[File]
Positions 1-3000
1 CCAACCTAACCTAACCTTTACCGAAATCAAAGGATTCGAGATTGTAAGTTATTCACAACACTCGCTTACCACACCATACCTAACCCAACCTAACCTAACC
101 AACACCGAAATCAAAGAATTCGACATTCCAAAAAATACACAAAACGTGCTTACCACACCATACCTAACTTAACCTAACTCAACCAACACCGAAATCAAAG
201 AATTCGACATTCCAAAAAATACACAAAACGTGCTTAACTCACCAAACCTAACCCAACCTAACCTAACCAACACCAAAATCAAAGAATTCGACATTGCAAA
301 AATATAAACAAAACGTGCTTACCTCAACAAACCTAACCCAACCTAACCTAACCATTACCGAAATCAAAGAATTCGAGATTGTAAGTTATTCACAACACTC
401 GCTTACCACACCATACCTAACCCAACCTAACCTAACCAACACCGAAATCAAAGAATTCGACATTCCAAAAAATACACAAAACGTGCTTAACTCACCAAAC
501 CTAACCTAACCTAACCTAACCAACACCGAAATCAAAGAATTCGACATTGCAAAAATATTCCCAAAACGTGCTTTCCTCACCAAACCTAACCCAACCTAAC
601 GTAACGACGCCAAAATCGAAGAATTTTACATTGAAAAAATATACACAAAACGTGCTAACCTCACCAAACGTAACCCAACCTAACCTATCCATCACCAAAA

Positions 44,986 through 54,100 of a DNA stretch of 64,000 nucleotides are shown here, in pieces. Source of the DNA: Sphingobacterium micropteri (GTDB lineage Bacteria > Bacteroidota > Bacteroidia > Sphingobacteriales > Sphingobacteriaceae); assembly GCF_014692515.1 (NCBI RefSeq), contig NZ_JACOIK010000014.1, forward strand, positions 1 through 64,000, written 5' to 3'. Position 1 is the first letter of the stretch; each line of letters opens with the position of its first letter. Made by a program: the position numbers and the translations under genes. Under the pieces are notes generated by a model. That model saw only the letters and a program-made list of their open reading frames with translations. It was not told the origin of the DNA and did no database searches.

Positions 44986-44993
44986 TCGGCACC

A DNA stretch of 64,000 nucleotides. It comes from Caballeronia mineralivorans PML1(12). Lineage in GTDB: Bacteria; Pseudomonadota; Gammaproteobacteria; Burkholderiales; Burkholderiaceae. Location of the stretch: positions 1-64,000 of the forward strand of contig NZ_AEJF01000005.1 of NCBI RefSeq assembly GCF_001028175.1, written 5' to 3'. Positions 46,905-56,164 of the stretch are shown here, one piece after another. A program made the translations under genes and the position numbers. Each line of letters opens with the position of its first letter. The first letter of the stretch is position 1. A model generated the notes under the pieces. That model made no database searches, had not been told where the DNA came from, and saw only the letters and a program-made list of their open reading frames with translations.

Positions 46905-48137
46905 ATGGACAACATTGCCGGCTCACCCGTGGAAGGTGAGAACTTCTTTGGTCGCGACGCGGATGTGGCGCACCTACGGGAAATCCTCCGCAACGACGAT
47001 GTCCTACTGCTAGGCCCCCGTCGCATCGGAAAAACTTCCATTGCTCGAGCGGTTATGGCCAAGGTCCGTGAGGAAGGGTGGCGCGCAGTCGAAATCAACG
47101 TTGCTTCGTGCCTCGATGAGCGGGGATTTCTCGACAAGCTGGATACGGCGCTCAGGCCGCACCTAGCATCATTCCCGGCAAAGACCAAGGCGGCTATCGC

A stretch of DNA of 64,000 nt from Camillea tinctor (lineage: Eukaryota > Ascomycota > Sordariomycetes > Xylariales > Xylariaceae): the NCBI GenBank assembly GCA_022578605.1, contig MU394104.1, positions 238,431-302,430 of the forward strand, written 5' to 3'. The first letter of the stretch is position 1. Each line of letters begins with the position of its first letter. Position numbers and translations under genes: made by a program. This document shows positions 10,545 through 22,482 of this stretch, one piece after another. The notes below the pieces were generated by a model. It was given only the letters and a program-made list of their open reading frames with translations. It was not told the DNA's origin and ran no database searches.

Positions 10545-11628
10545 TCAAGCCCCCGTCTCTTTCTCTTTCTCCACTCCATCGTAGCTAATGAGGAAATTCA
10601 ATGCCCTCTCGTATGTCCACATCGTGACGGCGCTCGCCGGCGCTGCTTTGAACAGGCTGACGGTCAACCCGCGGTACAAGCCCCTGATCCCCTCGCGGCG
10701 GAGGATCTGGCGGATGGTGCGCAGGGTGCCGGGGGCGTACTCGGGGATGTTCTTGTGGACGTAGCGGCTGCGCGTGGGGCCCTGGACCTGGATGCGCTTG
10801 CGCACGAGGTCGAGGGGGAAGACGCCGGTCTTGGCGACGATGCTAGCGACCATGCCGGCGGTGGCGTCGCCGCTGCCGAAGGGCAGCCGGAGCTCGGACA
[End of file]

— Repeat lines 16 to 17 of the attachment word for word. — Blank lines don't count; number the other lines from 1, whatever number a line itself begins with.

47101 TTGCTTCGTGCCTCGATGAGCGGGGATTTCTCGACAAGCTGGATACGGCGCTCAGGCCGCACCTAGCATCATTCCCGGCAAAGACCAAGGCGGCTATCGC

A stretch of DNA of 64,000 nt from Camillea tinctor (lineage: Eukaryota > Ascomycota > Sordariomycetes > Xylariales > Xylariaceae): the NCBI GenBank assembly GCA_022578605.1, contig MU394104.1, positions 238,431-302,430 of the forward strand, written 5' to 3'. The first letter of the stretch is position 1. Each line of letters begins with the position of its first letter. Position numbers and translations under genes: made by a program. This document shows positions 10,545 through 22,482 of this stretch, one piece after another. The notes below the pieces were generated by a model. It was given only the letters and a program-made list of their open reading frames with translations. It was not told the DNA's origin and ran no database searches.